It’s the big story: Gas prices are falling. Search the Internet or tune into the news and you might think gas stations are giving the stuff away.According to AAA, it is true that prices are declining, "Even," a AAA statement reads, "in Maryland."
Statewide, gas prices peaked this summer on July 23 at an average of $3.70 per gallon and were down to $3.61 last Friday.
But, according to AAA, as of Monday, gas is still 12.5 cents more expensive per gallon than it was on July 1 – when the gas tax took effect.
Nationally, regular unleaded gasoline is at its cheapest since July 12 - $3.54 per gallon on Friday according to AAA. That’s 17 cents lower than the peak price of Feb. 27 and a whopping 49 cents cheaper than the all-tie daily high of $4.11 per gallon – in 1998.
But that was Friday.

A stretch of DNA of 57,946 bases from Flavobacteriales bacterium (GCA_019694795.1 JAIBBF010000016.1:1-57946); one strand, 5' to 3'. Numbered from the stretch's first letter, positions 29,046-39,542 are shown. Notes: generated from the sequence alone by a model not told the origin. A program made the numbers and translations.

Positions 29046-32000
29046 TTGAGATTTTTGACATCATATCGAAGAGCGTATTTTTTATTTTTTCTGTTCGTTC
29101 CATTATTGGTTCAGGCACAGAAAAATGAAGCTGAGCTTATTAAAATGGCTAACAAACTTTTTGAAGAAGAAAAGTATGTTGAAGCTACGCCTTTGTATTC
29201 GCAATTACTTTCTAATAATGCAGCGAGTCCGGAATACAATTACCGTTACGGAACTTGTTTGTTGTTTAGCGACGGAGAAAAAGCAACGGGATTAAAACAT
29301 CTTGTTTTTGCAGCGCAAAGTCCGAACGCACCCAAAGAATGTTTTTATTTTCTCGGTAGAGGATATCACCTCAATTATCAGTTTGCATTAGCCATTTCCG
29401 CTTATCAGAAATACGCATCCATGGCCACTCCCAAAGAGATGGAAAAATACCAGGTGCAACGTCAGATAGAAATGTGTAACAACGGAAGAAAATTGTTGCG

According to AAA, gas prices “could” increase this week. It blames the potential for hurricanes and refinery problems as the culprits.
So far we’ve been lucky. Gas prices have not – yet – been impacted by severe tropical storms, according to AAA.
But in a statement issued August 8, the National Oceanic and Atmospheric Administration warns us not to let our guards down yet. “[Hurricane] season is shaping up to be above normal with the possibility that it could be very active.”
It predicts a 70 percent chance that we could experience six to nine hurricanes before the end of the season.
One hurricane can disrupt production, distribution and/or supply just in time for your final summer hurrah.
But remember, it's usually not worth it to drive out of your way for cheaper gas. Check out this "break even" calculator, which tells you how far out of your way you can drive for cheaper gas before you simply break even.